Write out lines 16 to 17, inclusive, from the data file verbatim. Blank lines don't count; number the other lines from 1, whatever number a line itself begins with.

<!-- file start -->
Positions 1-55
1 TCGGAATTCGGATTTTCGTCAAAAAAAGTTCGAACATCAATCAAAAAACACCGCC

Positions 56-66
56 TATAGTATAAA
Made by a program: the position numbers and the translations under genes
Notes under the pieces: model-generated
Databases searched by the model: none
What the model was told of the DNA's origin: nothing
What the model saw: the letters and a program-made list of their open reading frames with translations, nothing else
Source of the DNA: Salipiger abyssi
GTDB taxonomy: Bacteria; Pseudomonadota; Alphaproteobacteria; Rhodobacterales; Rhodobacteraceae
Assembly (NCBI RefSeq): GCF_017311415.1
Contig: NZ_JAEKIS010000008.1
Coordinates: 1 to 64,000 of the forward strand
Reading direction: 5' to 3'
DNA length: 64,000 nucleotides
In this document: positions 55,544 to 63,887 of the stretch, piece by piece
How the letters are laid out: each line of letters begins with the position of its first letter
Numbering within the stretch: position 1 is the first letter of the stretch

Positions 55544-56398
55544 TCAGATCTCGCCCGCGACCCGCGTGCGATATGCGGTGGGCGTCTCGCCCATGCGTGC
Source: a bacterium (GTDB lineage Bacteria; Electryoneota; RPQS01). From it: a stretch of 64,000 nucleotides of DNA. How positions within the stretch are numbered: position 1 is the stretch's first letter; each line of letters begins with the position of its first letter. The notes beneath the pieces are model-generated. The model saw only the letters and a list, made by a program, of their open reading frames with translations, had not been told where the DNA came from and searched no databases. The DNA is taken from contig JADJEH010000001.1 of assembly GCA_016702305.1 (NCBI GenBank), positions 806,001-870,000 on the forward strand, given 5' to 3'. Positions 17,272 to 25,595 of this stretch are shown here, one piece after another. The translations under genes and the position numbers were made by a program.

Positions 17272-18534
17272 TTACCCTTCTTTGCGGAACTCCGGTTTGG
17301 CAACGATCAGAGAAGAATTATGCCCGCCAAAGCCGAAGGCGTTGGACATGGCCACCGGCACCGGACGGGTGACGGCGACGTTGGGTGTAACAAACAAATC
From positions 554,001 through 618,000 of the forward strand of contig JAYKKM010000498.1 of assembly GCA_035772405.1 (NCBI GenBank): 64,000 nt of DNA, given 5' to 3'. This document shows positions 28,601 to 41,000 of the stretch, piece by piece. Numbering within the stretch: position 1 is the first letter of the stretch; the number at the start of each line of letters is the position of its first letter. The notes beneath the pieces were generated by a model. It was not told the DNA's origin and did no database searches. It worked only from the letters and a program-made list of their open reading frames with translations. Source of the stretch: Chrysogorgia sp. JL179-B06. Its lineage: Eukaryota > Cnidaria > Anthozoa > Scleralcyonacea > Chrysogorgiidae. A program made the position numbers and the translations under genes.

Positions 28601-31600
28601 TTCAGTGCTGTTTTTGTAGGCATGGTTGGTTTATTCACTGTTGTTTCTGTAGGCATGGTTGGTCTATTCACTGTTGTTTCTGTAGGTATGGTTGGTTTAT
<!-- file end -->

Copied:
DNA length: 64,000 nucleotides
In this document: positions 55,544 to 63,887 of the stretch, piece by piece